By Nyasha Mutena
Protected areas are a hallmark of Zimbabwe conservation efforts and improving their status will assist the country to attain the Vision to be a Middle Income Economy by the year 2030, Environment, Climate, Tourism and Hospitality Industry’s Minister, Hon Mangaliso Ndlovu has said.
He made these remarks during a stakeholder consultative meeting to gather views on the review of the Parks and Wildlife Act [Chapter 20:14] held yesterday 5 May 2021.
His clarion call is in sync with the assertion that wildlife conservation and Tourism stability are necessary factors to support the growth of the performance pillars of the economy that will enable a country to achieve its objectives.
Hon Ndlovu emphasized that there is an urgent need to ensure that the reviewed Act is updated according to the Constitution of 2013 seeing that it was enacted in 2007.
He added that our actions and decisions should also show that we resonate well with several international conventions Zimbabwe is signatory to.
“The Constitution came into being in 2013 whilst the Parks and Wildlife Act was last amended in 2007. There is therefore need to ensure that this piece of legislation complies with our Constitution, especially as regards the rights of the citizens of our country and our administration of the Authority as a public body etc. And the rights of the people viz a viz wildlife protection.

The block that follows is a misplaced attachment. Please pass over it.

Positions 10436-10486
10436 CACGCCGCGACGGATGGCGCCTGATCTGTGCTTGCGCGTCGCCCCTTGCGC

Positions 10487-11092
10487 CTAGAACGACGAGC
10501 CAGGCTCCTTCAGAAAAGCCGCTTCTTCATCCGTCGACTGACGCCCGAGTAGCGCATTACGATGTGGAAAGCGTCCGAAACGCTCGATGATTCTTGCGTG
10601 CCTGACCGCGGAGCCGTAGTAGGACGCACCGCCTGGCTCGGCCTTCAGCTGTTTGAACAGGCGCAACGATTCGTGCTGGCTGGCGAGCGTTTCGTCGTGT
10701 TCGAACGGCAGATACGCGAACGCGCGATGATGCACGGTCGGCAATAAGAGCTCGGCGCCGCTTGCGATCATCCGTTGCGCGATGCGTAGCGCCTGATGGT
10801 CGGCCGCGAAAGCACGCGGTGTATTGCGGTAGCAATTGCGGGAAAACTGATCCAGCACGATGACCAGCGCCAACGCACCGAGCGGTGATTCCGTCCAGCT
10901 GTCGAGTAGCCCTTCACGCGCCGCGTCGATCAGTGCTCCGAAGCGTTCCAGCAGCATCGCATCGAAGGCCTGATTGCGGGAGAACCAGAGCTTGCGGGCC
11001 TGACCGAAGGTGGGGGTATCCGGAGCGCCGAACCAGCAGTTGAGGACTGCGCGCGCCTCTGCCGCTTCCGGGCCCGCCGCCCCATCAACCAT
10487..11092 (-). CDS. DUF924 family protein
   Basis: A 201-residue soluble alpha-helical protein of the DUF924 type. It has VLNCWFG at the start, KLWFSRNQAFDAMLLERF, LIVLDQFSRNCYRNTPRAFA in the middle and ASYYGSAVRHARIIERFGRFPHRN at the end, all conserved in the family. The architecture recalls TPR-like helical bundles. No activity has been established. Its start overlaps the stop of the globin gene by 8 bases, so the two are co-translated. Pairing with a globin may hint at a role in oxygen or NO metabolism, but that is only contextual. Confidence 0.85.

“Our country is a signatory to several Conventions that regulate our wildlife management like, Convention on International Trade in Endangered Species of Wild Flora and Fauna (CITES) Convention on Biological Diversity ( CBD) and Convention on Migratory Species (CMS) to mention but a few. There is need to ensure that we domesticate provisions of these conventions and that we are, where possible, guided by them as we enact our laws,” he said.
Hon Ndlovu further said that it is imperative to come up with laws that help to eradicate poaching and other wildlife crimes by identifying them clearly and outing up deterrent sentences for those convicted.
His call comes at a time when poaching and smuggling are considered as some of the key threats facing biodiversity and sustainable utilization. Smuggling involves transnational organized crime and has strong linkages with the trafficking of other non-wildlife products. It is estimated that resources worth between USD$48 to USD$153 billion are lost through illegally traded wildlife products including timber and fisheries globally each year.
In the same breath, Minister Ndlovu said there is need to empower the law enforcement hierarchy, from rangers to the judges, to ensure that they have the capacity to deal decisively with wildlife criminals.